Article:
My favorite line in Patrick Groneman’s account of a group of Buddhist meditators’ attempt to bear witness, by just sitting, amidst the rival armies of 9-11 protestors in downtown New York City (anti-mosque, pro-mosque, et al) is the passer-by yelling

“This is New York, don’t just sit there…stand up and say what you believe in.”

Which made me think: Isn’t that what blogging is — everyone standing up and waving their beliefs for everyone else to see?

Ideally, of course, it isn’t that. Saying something is only one part of communicating; listening is the second, and attending to the ecology of speaking and thinking — the links made up of one’s interlocutors, the things spoken of and those left unsaid, the feeling and impulse giving rise to the speaking, and so on — is the third.

Nathan at Dangerous Harvests has a good wrap-up of the debates over Socially Engaged Buddhism that have followed this summer’s symposium on that topic. (See also Fly Like a Crow.)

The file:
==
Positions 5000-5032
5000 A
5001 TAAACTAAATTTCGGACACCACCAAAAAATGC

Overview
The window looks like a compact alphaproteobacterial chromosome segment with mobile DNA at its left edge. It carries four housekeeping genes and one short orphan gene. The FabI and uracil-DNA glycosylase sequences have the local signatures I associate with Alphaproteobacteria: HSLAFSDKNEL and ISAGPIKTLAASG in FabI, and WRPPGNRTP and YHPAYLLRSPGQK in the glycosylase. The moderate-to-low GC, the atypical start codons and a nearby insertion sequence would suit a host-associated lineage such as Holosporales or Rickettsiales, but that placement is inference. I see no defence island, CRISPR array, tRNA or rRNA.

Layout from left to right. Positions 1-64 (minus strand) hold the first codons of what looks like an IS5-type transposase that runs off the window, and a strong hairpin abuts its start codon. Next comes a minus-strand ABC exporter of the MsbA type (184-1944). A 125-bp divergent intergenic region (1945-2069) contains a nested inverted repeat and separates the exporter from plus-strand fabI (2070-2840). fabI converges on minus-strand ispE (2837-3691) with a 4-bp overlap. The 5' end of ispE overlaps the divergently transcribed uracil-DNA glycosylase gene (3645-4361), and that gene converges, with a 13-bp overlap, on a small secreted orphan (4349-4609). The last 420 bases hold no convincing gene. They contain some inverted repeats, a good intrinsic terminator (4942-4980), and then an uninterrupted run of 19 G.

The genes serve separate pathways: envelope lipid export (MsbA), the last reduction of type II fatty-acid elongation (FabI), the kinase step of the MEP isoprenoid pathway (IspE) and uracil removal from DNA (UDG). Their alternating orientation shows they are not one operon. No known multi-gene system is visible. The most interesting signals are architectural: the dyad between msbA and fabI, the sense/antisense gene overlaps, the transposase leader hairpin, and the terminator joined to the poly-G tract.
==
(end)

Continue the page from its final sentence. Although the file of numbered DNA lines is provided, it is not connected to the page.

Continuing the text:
Meanwhile, this video, shared by Santi Tafarella, stages the encounter between the “two Americas” in a way that leaves me a little uncomfortable (because of the ethical issues the experiment raises) but that at least gives us some figures: 6 for (racism), 13 against (and willing to act in defense of a Muslim American’s rights), and 22 not willing to stand up and say what they believe, or much of anything. That’s a majority. Definitely not New York.

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